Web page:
Details: The hike begins where FR 35 forks away from FR 681, though you are on State Trust Land rather than Coronado National Forest land at this point. An old sign post stands at the junction but the trail sign no longer exists. There are no signs indicating that the road is closed to motor vehicles at any point on this hike so if you want to try and cut some of the mileage off, it appears to be legal to do so. However, I should warn that the road is increasingly unpleasant and I can't imagine any enjoyment traveling this road more than a mile even in an OHV. With that said, the first 0.4 mile crosses smooth sandy terrain and any vehicle should be able to do this section. Once the road crosses the first wash, it deteriorates quickly.

The road leads past the old Tramline Tank before a switchback climbs up on top of a ridge at the 1-mile mark. From here the route climbs gently but steadily until reaching a gate at the National Forest boundary at about 2.5 miles. At 3.25 miles a large cairn marks the location of the old tramway transfer station (see History below). The next two miles get old fast as the terrain changes little, the road surface roughens, and there is no shade. At the 5.4 mile mark, the trail crosses through the Shingle Mill drainage and water should be found in a narrow slickrock section just above the trail crossing. The next 0.6 mile is the last of the traveled road, now reduced to a narrow OHV track.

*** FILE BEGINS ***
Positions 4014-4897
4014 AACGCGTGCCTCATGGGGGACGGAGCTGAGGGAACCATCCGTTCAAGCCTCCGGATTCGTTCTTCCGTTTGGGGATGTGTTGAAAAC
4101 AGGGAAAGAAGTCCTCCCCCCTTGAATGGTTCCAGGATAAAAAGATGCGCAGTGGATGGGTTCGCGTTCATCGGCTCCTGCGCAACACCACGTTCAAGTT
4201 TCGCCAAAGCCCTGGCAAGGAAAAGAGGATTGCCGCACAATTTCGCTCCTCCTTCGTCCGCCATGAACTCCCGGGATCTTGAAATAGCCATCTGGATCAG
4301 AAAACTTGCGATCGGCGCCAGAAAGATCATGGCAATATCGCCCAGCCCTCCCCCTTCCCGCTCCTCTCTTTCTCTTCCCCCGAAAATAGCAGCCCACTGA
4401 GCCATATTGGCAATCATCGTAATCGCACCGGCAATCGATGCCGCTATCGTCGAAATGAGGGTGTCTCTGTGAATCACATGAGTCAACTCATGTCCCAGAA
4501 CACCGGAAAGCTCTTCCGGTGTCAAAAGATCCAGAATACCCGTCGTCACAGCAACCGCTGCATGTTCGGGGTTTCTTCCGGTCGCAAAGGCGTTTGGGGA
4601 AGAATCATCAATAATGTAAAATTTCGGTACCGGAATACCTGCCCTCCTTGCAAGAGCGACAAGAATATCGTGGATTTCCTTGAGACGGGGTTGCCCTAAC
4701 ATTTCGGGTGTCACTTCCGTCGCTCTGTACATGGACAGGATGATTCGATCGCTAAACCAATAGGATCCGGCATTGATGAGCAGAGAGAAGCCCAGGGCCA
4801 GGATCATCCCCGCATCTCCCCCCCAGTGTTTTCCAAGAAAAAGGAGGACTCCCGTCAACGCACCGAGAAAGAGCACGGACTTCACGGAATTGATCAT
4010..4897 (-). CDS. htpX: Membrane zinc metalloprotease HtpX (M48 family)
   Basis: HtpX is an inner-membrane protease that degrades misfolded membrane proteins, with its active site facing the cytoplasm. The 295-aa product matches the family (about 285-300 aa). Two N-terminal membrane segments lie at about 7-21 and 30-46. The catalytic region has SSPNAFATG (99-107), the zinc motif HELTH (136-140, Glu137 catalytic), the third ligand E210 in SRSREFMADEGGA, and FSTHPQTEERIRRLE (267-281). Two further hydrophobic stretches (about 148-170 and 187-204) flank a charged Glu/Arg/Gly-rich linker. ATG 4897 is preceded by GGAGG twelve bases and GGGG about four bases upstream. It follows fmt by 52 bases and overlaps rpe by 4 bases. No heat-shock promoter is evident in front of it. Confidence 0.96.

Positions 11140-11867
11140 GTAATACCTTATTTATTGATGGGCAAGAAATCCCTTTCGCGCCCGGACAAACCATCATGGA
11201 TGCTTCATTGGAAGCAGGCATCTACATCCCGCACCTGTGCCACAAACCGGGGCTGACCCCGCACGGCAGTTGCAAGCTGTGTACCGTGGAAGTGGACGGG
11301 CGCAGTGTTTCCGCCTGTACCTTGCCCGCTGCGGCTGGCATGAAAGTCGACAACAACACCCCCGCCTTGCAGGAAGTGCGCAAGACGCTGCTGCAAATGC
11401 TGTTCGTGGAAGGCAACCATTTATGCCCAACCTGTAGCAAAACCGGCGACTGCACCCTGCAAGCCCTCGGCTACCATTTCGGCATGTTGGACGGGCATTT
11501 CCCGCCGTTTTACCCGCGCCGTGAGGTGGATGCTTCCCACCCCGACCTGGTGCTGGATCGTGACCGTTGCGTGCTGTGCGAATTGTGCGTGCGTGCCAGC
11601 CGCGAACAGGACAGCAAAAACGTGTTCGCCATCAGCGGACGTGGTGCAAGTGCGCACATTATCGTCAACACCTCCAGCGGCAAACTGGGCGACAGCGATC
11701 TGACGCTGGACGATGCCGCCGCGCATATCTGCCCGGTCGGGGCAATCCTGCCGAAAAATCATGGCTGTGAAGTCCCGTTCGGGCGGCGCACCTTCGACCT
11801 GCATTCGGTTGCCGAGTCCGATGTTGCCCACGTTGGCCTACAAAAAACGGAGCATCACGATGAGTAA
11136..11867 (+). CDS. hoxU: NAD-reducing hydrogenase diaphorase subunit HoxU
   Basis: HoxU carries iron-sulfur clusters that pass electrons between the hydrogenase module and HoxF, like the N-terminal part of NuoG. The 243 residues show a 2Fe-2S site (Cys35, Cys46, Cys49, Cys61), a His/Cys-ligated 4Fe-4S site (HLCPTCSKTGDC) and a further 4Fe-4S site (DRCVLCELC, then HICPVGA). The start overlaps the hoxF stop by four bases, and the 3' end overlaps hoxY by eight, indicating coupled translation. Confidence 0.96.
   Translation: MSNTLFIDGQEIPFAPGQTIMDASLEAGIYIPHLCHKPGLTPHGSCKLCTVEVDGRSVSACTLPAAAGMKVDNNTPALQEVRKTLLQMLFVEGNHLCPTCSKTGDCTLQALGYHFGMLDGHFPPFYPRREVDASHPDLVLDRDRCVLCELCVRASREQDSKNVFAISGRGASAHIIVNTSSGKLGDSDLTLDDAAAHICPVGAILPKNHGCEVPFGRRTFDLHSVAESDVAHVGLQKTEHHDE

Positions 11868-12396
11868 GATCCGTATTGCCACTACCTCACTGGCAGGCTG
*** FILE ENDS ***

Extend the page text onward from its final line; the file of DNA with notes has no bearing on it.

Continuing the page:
At the 6-mile mark, the road drops into the drainage once again (likely dry here) and crosses back to the west side where an unmarked trail heads west to the nearby Hulda Gap -- the location of the original namesake shingle mill. Heading upstream, the trail crosses the creek again at Horse Camp at 6.25 miles and begins to climb up the suddenly steeper slopes of the Pinaleños. At the 7 mile mark, the trail passes by the remnants of one of the tramway towers. The next half mile is relatively flat before crossing Shingle Mill Canyon once again and then making the steep final grind up the last mile and thousand feet to the junction with the Ash Creek Trail. This last mile is quite overgrown and requires quite a bit of work to fight through the growth, which now includes small trees. Despite the overgrowth, the trail is still easy to follow due to the well-constructed roadbed cut into the hillside.